The music score is pleasing, but too reminiscent of ones used in other films from that era. It also has a bit too much of a whimsical quality that is not fitting for a drama such as this. The Muriel’s eight year old son is cute, but a bit too cute. I found the scenes where Macon bonds with the kid to be touching, but when films seemed compelled to only show children spewing out cutesy, innocuous comments I find it a bit annoying.

Overall this is a quality production made probably more for the female viewer looking for an intelligent, sensitive romance.

My Rating: 6 out of 10

Released: December 23, 1988

Runtime: 2Hours 1Minute

Rated PG

Studio: Warner Brothers

Director: Lawrence Kasdan

Available: VHS, DVD, Amazon Instant Video, Netflix Streaming

The Sweet Ride (1968)

By Richard Winters

My Rating: 4 out of 10

4-Word Review: Bachelor pad on beach.

This is an obscure and ponderous film dealing with three bachelors(Anthony Franciosa, Michael Sarrazin, Bob Denver) who live in beach house and one day come upon a beautiful woman named Vickie Cartwright (Jacqueline Bisset) swimming in the ocean. They all make a play for her yet it is Denny (Sarrazin) who she falls for. Eventually though her erratic behavior and secret past become too much for him.

The theme is similar to that of Petulia, which came out around the same time. That film proved more successful because of its intricate, stylish narrative and deeper intellectual understanding. Technically this is well directed, but the color is washed out and there seems to be an ugly brownish tone permeating every shot. Some of the sets look cheesy especially the ones used for the indoor bar scenes. The story is too pedestrian and stretched too thin. It starts with some nice interplay between the three men, but that quickly evaporates and by the second hour it has become really boring. There’s some action at the end, but it’s standard and pointless. The resolution itself is too convenient and the relationship between Denny and Vickie is unexciting.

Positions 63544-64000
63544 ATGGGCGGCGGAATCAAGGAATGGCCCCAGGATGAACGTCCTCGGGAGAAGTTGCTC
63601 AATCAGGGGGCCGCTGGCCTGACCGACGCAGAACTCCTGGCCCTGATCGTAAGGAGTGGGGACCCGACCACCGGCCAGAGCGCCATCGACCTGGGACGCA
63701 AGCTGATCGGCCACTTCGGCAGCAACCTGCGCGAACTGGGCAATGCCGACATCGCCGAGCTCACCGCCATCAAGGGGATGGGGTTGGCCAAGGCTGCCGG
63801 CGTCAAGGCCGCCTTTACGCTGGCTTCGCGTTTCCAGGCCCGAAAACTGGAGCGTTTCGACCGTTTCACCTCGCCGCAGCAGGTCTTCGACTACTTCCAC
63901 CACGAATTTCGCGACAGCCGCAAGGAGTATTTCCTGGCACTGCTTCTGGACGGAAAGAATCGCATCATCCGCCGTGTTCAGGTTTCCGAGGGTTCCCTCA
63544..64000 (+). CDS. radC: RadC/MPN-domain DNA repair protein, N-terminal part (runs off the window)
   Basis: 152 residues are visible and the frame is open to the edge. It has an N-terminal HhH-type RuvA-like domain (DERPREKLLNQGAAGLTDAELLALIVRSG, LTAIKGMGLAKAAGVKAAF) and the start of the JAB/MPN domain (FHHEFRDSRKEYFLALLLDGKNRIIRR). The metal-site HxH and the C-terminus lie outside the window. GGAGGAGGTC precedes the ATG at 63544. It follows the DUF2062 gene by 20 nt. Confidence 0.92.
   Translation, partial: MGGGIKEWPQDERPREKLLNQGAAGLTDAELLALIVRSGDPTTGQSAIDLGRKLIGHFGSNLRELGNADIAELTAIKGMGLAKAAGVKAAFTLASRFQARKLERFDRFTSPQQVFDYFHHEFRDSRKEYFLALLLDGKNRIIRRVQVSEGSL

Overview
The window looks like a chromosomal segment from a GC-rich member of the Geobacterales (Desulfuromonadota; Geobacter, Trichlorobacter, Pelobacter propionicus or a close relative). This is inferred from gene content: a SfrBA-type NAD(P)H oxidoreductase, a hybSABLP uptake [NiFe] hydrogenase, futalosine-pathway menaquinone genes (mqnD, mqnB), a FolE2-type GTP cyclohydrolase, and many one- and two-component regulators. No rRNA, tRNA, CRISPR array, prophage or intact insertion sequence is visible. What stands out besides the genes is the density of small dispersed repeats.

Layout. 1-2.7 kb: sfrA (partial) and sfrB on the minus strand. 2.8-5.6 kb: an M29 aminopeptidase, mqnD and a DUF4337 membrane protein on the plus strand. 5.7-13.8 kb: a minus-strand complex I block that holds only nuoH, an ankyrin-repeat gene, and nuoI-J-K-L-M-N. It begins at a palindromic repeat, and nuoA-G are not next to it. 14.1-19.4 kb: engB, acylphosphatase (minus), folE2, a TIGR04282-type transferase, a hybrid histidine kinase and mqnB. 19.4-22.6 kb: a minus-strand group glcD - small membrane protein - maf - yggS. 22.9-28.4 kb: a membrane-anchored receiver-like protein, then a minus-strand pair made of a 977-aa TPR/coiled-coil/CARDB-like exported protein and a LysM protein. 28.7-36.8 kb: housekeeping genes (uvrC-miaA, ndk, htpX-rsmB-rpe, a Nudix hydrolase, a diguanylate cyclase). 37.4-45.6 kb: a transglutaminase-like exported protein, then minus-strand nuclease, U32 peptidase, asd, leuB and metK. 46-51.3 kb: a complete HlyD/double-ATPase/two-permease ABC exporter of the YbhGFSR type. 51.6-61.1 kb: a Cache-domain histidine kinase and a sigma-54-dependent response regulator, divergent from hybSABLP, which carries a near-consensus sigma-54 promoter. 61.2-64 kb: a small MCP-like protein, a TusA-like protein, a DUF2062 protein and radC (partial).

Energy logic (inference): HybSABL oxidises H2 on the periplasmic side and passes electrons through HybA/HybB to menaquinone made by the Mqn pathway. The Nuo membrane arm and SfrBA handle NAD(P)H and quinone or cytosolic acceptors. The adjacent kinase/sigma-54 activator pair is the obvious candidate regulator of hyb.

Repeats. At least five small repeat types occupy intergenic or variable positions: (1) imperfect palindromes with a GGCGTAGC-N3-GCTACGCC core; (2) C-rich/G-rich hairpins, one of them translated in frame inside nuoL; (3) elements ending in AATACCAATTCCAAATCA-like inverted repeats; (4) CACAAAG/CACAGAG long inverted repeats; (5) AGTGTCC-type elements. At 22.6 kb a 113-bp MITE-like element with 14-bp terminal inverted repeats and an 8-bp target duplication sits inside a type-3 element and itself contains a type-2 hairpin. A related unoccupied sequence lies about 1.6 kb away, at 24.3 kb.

The story does offer some potentially intriguing undertones, but the film never pursues them. The girl herself is an interesting element. We come to realize through the course of the story that she lives a very, very sad existence. The film could have been meatier had it a given us a wider scope of her life and not just the little tidbits that it does. It also could have shown us more of a background to her character and examined how she came to being the way that she was.

The film’s chief asset is the bachelor pad itself, which is a dream for the single male. It’s well designed and sits right on Malibu beach with a terrific view of the ocean. There is beer and liquor everywhere as well as beautiful women coming in and out. The constant sound of the crashing waves in the background give off a soothing effect and the setting allows this film more points than it might otherwise deserve.

Some credit must also go to Franciosa an actor that never really attained much stature. His role here may actually be his finest moment. He plays the eldest of the three men and is as tan, muscular, and good looking as any forty year old can get. He’s as flippant a character as you’ll ever see and adds zest to each scene that he is in. Some of his sardonic comments about his bachelorhood add insight as to why some people are single and want to stay that way.

Dusty Springfield belts out the opening song and really gives it her all.

My Rating: 4 out of 10

Released: June 12, 1968

Runtime: 1Hour 50Minutes

Rated NR (Not Rated)

Director: Harvey Hart

Studio: 20th Century Fox

Availability: None